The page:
There are many modes of transfer of heat, among which Advection and Convection are important. In this post, we are going to know Advection Vs. Convection.
Advection is a process in which hot air molecules move in a horizontal direction, whereas in Convection, molecules of hot air move in the vertical direction on the atmospheric surface.
Let us know in-depth the concepts of Advection Vs. Convection.
Advection is one of the essential Phenomena in which the molecules of heat transfer in a specified path.
Generally, the Advection process is defined as the movement of molecules of liquid or air from one surface to another in a horizontal way. It is also known as advection currents. The movement of molecules is in bulk quantity and depends on wind and ocean currents.
Similarly, let us know about convection.
Convection or convection currents is a multiphase process, which is a basic method of transferring heat.
Convection is one of the necessary processes in which hot molecules of fluid transfer; it occurs only in liquid and gas particles because there is enough space for movement for molecules in these two states of matter. It occurs due to continuous heating of the quantity.
Therefore, both convection and convection currents are the same.
Advection VS Convection
The necessary components of Advection VS Convection are as follows;
|The movement of warm molecules of fluid in a horizontal manner is Advection.||The movement of warm molecules of fluid in a vertical manner is Convection.|
|The horizontal motion of fluid molecules is more notable.||The vertical motion of fluid molecules is comparatively less notable.|
|It can occur in both the troposphere and ionosphere.||It has a limitation of transfer of heat up to the troposphere layer.|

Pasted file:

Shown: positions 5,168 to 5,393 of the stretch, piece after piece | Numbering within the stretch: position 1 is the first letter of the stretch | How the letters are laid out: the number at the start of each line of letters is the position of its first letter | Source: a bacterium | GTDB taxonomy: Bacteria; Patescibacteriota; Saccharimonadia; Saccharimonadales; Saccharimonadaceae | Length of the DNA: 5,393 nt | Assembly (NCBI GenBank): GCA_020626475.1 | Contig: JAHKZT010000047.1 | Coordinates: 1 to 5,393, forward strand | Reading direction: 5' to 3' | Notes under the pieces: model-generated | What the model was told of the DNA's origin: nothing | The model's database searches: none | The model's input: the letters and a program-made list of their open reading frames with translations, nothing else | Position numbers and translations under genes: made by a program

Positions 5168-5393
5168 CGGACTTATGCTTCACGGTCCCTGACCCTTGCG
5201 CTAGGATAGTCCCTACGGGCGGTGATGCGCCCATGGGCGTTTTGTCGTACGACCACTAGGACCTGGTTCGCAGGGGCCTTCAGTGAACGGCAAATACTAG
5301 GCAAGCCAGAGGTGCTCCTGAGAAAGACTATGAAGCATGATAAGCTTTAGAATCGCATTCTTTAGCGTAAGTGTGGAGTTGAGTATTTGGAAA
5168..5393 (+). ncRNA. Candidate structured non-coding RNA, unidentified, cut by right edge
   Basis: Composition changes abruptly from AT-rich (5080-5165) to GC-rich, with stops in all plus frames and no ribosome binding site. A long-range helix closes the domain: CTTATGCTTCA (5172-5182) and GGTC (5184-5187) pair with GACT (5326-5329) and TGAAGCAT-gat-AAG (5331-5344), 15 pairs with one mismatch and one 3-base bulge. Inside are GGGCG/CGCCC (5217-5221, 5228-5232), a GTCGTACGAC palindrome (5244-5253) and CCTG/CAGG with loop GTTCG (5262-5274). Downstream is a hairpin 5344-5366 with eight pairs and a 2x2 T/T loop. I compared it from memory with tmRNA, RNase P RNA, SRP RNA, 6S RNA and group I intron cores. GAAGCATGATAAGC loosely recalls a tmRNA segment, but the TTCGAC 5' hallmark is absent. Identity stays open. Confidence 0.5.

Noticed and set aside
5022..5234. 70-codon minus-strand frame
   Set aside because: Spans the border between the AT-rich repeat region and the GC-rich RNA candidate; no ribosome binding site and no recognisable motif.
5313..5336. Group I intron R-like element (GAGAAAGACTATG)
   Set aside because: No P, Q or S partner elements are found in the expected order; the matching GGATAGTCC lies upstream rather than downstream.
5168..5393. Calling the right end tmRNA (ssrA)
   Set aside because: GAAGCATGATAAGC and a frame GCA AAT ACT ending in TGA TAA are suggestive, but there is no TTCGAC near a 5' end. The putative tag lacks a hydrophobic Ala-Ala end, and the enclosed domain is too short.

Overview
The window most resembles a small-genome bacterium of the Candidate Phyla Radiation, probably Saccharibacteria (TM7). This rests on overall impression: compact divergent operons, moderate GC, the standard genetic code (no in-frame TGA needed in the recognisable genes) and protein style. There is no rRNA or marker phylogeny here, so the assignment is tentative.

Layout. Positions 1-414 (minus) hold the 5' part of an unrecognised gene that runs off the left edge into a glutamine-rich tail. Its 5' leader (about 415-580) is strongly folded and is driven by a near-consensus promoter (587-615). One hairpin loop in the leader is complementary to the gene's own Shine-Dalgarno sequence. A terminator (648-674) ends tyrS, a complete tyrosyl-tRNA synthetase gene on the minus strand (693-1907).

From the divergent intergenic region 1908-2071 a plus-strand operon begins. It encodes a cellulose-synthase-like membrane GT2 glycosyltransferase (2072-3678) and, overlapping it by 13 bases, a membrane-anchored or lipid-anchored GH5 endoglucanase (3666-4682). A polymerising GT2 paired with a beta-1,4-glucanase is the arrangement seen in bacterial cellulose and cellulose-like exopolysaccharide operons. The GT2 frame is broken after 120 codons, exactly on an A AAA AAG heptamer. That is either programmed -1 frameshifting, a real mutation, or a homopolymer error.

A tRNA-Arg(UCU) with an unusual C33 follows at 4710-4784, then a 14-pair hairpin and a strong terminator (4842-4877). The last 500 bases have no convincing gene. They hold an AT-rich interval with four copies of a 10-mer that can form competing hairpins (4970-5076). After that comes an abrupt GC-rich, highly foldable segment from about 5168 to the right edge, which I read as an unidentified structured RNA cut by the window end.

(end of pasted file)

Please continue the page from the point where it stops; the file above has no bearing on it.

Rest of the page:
|It occurs due to pressure and temperature differences.||It occurs due to the thermal difference between the quantities.|
|Advection fog is one of the crucial mechanisms.||The sea breeze and Land breeze, a cyclic process, is due to Convection.|
|The advection process can be experienced mainly near the ocean.||The convection process can be experienced in all the appliances that work on heat.|
|Pressure and temperature are the main components.||Temperature is the main component.|
|The local winds of Northern India, known as LOO, are due to Advection.||Examples are heaters, boiling of water, etc.|
These are some common and notable differences of Advection Vs. Convection.
Convection: How does it work?
Convection is a combined process of diffusion and advection heat transfer.
When we heat a fluid in a pan, the lower layer of the fluid first heats up and is less dense in nature. From the concept of buoyancy, we can say that the hotter component of fluid rises and replaces the colder part of the fluid. It is a cyclic process that repeats until all the pieces are at the same temperature.
Advection: How does it work?
Advection is the only process in which heat molecules transfer in a horizontal path.
The advection process is one of the essential mechanisms which maintains equilibrium in both the sea and atmosphere. The difference in temperature and pressure moves the bulk quantity of gas to reach an equilibrium state. The advective air move from higher temperature gradients to lower gradients. The wind is an example of Advection.
It is how Advection occurs in the fluid.
Convection current and Advection current
Both convection and advection current differ from each other.
- A convection current is the cause of the rapid movement of liquid molecules when it is in the phase of boiling.
- These currents are the cause of the heating up of the mantle of the earth’s core. The reason behind convection currents is the thermal expansion of fluids.
- Advection currents help to maintain the phase of equilibrium in the ocean and atmosphere.
- Advection fog, which is one of the essential mechanisms in the atmosphere, occurs due to advection current.
These are some of the uses of convection and advection current.
Convection and its types
The two main types of convection heat transfer are
- Natural Convection – Natural Convection occurs when there is a difference in densities due to temperature gradients; it appears as a result of buoyancy. It is known as Natural Convection.
- Forced Convection – Forced Convection occurs when many external appliances such as ceiling fans and water pumps are made to create Convection.
- Examples of forced Convection are water geysers and heat exchangers.